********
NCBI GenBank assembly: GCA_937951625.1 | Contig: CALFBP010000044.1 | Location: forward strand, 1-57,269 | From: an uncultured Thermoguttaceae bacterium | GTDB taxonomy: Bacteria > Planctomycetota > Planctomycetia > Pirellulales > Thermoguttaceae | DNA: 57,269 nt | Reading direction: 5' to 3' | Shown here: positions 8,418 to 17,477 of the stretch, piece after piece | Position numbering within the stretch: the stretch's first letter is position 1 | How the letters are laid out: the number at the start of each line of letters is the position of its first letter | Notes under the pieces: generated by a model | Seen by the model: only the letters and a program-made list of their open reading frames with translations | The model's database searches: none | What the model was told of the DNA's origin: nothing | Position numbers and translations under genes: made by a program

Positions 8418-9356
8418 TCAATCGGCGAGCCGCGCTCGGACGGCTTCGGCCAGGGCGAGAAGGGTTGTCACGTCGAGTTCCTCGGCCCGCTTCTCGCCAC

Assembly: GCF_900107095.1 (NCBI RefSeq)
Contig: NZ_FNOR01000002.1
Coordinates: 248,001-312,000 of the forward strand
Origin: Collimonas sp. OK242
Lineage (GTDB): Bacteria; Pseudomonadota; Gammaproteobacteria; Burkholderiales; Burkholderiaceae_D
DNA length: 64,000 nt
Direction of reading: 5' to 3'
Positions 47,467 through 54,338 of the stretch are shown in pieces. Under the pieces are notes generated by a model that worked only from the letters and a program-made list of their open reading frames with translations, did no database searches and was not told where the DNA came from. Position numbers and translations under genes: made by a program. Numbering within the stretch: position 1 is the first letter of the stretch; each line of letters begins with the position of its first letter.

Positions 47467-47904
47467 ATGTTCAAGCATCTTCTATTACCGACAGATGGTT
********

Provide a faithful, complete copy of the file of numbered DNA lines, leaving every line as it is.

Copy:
NCBI GenBank assembly: GCA_937951625.1 | Contig: CALFBP010000044.1 | Location: forward strand, 1-57,269 | From: an uncultured Thermoguttaceae bacterium | GTDB taxonomy: Bacteria > Planctomycetota > Planctomycetia > Pirellulales > Thermoguttaceae | DNA: 57,269 nt | Reading direction: 5' to 3' | Shown here: positions 8,418 to 17,477 of the stretch, piece after piece | Position numbering within the stretch: the stretch's first letter is position 1 | How the letters are laid out: the number at the start of each line of letters is the position of its first letter | Notes under the pieces: generated by a model | Seen by the model: only the letters and a program-made list of their open reading frames with translations | The model's database searches: none | What the model was told of the DNA's origin: nothing | Position numbers and translations under genes: made by a program

Positions 8418-9356
8418 TCAATCGGCGAGCCGCGCTCGGACGGCTTCGGCCAGGGCGAGAAGGGTTGTCACGTCGAGTTCCTCGGCCCGCTTCTCGCCAC

Assembly: GCF_900107095.1 (NCBI RefSeq)
Contig: NZ_FNOR01000002.1
Coordinates: 248,001-312,000 of the forward strand
Origin: Collimonas sp. OK242
Lineage (GTDB): Bacteria; Pseudomonadota; Gammaproteobacteria; Burkholderiales; Burkholderiaceae_D
DNA length: 64,000 nt
Direction of reading: 5' to 3'
Positions 47,467 through 54,338 of the stretch are shown in pieces. Under the pieces are notes generated by a model that worked only from the letters and a program-made list of their open reading frames with translations, did no database searches and was not told where the DNA came from. Position numbers and translations under genes: made by a program. Numbering within the stretch: position 1 is the first letter of the stretch; each line of letters begins with the position of its first letter.

Positions 47467-47904
47467 ATGTTCAAGCATCTTCTATTACCGACAGATGGTT